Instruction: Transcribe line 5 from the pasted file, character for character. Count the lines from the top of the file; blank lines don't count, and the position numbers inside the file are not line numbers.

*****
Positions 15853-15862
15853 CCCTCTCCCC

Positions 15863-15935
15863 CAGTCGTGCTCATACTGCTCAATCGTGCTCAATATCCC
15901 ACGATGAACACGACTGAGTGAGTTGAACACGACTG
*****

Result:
15901 ACGATGAACACGACTGAGTGAGTTGAACACGACTG